Vanilla is a widely used spice around the world. The pricey ingredient is the main flavoring in ice creams and cola drinks, and it’s also found in some of the world’s finest perfumes and delicacies.
In the mid-nineteenth century, before the vanilla revolution, the world, and Mexico in particular, were generating only a few thousand vanilla beans as a result of bee pollination.
Thanks to a technique discovered by a young African slave, Edmond Albius, the world now produces more than a million beans, not only in Mexico but also in Kenya, Madagascar, China, and Indonesia.
Edmond was only 12 years old when he solved an issue that had plagued Europeans for centuries: the practical procedure for vanilla pollination.
Edmond was born in Sainte-Suzanne, on the island of Bourbon (modern-day Réunion), in 1829. His mother died during childbirth, and he never met his father.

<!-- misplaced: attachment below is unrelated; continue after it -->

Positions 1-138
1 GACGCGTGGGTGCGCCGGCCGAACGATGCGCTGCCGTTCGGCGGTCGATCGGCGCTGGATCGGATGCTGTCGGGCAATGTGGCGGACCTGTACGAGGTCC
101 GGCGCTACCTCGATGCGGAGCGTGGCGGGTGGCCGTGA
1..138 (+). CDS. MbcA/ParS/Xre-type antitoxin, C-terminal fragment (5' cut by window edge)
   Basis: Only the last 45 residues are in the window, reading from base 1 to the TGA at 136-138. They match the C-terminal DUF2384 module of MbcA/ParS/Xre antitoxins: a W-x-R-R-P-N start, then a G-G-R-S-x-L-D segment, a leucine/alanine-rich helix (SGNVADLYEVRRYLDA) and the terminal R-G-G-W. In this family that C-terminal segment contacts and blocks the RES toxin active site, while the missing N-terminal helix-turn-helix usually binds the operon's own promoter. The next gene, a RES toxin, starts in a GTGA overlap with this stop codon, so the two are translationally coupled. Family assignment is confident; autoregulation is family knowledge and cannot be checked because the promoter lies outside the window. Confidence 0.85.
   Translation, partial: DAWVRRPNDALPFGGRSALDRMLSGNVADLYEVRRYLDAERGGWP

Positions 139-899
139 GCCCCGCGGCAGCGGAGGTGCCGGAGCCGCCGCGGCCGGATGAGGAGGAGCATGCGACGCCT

His master sent him to work with Fereol Bellier-Beaumont, who introduced him to horticulture and botany when he was a child.
Edmond spent the majority of his time following Beaumont around the estate, learning about flowers, plants, and fruits, as well as Ferreol’s vanilla vine.
In the 1820s, French colonialists carried vanilla beans to Réunion in the hopes of developing a vanilla industry there, but the plants, like Ferreol’s, were sterile since no insect would pollinate them.
Ferreol was surprised to see that his orchid, which had been barren for many years, had produced fruit while out walking with Edmond in 1841.
Edmond informed him that he had personally pollinated the plant. Ferreol was first skeptical about the child, but when more fruits came later, he requested a demonstration from Edmond.
Edmond demonstrated how he pollinated the vanilla orchid with a small stick or blade of grass and a simple thumb gesture to his master.
Soon after, Edmond began teaching other slaves how to pollinate vanilla orchids on the island.
His method expanded to the Seychelles, Mauritius, and Madagascar, which now produces 80% of all vanilla in the world.
After being emancipated from his owner in June 1848 and adopting the surname “Albius,” Edmond died in 1880 at the age of fifty-one.